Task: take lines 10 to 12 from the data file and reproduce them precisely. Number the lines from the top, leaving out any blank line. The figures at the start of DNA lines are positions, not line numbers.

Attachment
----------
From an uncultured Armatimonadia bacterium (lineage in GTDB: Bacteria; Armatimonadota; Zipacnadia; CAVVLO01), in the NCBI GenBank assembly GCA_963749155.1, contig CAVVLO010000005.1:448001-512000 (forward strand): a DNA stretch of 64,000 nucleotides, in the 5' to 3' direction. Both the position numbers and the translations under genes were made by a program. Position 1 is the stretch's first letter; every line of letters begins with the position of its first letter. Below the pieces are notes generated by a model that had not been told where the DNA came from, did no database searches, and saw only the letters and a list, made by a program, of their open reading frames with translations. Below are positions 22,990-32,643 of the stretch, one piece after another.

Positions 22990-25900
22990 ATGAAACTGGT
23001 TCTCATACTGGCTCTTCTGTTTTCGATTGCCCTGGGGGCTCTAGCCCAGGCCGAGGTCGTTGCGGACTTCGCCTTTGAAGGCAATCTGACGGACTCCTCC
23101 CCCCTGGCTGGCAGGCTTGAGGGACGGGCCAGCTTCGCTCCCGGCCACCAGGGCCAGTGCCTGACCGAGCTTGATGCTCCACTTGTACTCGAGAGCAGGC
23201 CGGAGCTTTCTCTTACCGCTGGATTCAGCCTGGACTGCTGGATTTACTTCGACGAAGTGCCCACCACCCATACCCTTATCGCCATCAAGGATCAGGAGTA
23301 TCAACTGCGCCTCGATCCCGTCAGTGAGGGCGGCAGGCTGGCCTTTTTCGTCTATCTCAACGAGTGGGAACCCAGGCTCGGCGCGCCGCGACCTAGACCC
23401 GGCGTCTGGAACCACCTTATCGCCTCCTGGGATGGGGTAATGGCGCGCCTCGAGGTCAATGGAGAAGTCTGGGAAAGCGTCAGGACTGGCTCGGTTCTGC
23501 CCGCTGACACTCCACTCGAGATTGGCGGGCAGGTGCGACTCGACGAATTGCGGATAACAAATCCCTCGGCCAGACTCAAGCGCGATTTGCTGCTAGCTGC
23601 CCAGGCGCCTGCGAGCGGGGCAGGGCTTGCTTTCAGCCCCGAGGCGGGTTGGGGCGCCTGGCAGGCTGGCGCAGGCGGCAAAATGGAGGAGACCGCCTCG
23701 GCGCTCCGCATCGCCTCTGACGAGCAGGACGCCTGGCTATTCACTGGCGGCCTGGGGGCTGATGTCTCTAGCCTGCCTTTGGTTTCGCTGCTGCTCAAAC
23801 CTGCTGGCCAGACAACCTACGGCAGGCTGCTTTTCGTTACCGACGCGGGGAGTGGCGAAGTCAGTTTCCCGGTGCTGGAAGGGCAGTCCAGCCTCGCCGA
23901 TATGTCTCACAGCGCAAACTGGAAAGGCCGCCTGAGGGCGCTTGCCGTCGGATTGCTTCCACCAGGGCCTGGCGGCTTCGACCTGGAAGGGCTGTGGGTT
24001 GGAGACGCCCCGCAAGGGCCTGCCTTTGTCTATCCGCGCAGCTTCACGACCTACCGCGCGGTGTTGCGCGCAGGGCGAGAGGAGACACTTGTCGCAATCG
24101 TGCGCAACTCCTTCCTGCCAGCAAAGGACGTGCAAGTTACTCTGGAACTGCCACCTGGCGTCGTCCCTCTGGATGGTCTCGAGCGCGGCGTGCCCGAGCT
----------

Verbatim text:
23601 CCAGGCGCCTGCGAGCGGGGCAGGGCTTGCTTTCAGCCCCGAGGCGGGTTGGGGCGCCTGGCAGGCTGGCGCAGGCGGCAAAATGGAGGAGACCGCCTCG
23701 GCGCTCCGCATCGCCTCTGACGAGCAGGACGCCTGGCTATTCACTGGCGGCCTGGGGGCTGATGTCTCTAGCCTGCCTTTGGTTTCGCTGCTGCTCAAAC
23801 CTGCTGGCCAGACAACCTACGGCAGGCTGCTTTTCGTTACCGACGCGGGGAGTGGCGAAGTCAGTTTCCCGGTGCTGGAAGGGCAGTCCAGCCTCGCCGA